See, they warned me of a potential side effect. Exhaustion. For about the first week to week and a half of acclimating to this pill. And I thought, okay, I’ll be tired, but I’ll still function, no big deal. Oh, no. This has been bone weary, worked ten days with no sleep, and still cannot sleep, dead to the world exhaustion. It started the first day waking up from taking the evening dose the previous night, and just barely started letting up yesterday afternoon, but only in such manner that, on retiring for a nap, I reclined in bed wide awake, and arose only to become zombie once again.

I expressed this frustration to my husband, as I like getting things done. I like to work, and I like to be productive, and meandering around in a zombified state does neither of those things. That’s where the ring comes in.

2 hours of sleep and no need to eat? Conquering the world will be a snap!

2 hours of sleep and no need to eat? Conquering the world will be a snap!

See, in Dungeons & Dragons, there are a few magical ways to get around the need to eat or drink, because most Dungeon Masters either don’t want to keep track of rations, or do track rations, and the players find themselves in dire straits, usually starving in the wilderness somewhere, with no ranger to hunt for them. One of these items is a simple brass ring imbued with magic that allows the wearer to go without food or drink. In addition, though, it ALSO allows the wearer to feel fully rested on only two hours of sleep or rest per night – rather than the typical eight for a human or four for an elf. In other words, assuming a 24 hour day, you now have 22 hours to do whatever you want to do. No need to stop for food or sleep in those 22 hours. This ring doesn’t just instantly work, though. You put it on, and you have to keep it on for a full week to finally stop eating and drinking and sleeping eight hours.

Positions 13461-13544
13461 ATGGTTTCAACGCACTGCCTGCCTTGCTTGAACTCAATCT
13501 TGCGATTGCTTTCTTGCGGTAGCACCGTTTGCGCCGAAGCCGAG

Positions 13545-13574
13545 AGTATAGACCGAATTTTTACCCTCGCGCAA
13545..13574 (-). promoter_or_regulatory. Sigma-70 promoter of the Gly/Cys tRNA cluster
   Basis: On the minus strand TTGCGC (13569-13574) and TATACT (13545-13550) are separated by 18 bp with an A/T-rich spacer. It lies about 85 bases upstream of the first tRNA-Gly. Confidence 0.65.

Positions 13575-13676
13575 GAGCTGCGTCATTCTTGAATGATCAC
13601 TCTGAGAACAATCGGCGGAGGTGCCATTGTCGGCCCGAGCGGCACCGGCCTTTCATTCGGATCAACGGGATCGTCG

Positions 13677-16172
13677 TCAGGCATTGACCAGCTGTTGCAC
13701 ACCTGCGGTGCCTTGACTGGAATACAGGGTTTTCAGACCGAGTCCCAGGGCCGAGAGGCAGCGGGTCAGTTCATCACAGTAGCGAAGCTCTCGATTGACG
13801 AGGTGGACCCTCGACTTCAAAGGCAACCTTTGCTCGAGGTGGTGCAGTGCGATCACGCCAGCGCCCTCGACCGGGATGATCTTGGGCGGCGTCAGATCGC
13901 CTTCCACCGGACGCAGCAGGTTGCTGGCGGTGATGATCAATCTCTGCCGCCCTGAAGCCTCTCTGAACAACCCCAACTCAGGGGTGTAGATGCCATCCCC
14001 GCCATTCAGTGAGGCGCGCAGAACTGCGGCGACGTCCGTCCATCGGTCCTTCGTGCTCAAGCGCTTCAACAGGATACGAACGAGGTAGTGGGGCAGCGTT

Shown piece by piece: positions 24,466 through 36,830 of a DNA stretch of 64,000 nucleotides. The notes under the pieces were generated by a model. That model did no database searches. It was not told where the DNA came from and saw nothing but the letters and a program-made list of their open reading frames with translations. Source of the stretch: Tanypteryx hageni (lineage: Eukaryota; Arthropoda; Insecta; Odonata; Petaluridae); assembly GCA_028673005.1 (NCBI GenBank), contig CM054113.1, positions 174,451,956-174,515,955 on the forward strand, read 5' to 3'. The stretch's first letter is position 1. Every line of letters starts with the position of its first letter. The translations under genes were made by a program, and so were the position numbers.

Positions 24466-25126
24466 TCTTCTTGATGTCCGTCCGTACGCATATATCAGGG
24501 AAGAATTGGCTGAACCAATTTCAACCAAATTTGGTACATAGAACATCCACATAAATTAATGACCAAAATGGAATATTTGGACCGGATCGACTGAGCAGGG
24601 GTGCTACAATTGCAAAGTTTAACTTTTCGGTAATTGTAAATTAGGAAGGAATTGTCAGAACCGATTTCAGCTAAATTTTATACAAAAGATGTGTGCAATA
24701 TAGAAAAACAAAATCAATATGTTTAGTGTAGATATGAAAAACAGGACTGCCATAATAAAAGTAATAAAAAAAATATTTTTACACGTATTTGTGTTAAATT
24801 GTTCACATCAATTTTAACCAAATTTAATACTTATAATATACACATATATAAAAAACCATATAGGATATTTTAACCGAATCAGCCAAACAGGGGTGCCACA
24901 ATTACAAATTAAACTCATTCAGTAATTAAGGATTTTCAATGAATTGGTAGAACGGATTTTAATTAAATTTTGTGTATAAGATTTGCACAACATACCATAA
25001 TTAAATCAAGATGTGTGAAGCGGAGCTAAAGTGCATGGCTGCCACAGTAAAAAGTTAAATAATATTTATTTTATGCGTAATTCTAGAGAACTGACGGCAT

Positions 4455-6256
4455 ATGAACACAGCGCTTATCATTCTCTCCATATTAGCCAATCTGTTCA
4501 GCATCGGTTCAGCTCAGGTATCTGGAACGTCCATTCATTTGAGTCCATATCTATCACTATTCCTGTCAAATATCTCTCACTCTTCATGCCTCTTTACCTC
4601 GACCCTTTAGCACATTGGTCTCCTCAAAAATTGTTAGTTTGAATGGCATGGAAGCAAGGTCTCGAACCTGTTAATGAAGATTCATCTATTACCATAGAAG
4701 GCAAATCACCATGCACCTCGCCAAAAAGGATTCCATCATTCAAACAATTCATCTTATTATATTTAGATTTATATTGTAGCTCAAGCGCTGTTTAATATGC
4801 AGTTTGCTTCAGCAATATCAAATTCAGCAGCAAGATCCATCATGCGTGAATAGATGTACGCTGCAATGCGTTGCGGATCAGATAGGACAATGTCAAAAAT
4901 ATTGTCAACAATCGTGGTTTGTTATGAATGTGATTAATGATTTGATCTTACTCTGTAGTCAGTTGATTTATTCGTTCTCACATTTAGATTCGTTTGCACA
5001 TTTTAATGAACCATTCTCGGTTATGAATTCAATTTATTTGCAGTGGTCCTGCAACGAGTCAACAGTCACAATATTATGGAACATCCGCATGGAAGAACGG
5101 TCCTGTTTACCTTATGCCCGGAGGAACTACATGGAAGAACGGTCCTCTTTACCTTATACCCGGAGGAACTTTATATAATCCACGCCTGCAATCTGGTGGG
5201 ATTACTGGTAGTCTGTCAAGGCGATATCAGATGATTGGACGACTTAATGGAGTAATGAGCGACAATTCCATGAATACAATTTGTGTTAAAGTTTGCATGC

I didn’t see that until he pointed it out to me. This pill, if it continues to work, may be like my Ring of Sustenance. Sure, it likely won’t cut my needed sleep down to two hours, and it certainly won’t keep me from needing food, but if the small improvements I’ve noted so far (and larger ones, if the ease with which today’s migraine was managed is any indication), continue, and the exhaustion does, indeed dissipate, then it will certainly increase my ability to function. I simply have to remember that with the Ring, I don’t know exactly how the magic behind it works. With the medicine, I, and perhaps even the doctors, don’t know exactly how the chemistry behind it works, and that’s okay. What’s not okay is charging half-naked into artillery fire because I’m too stubborn to ask for help.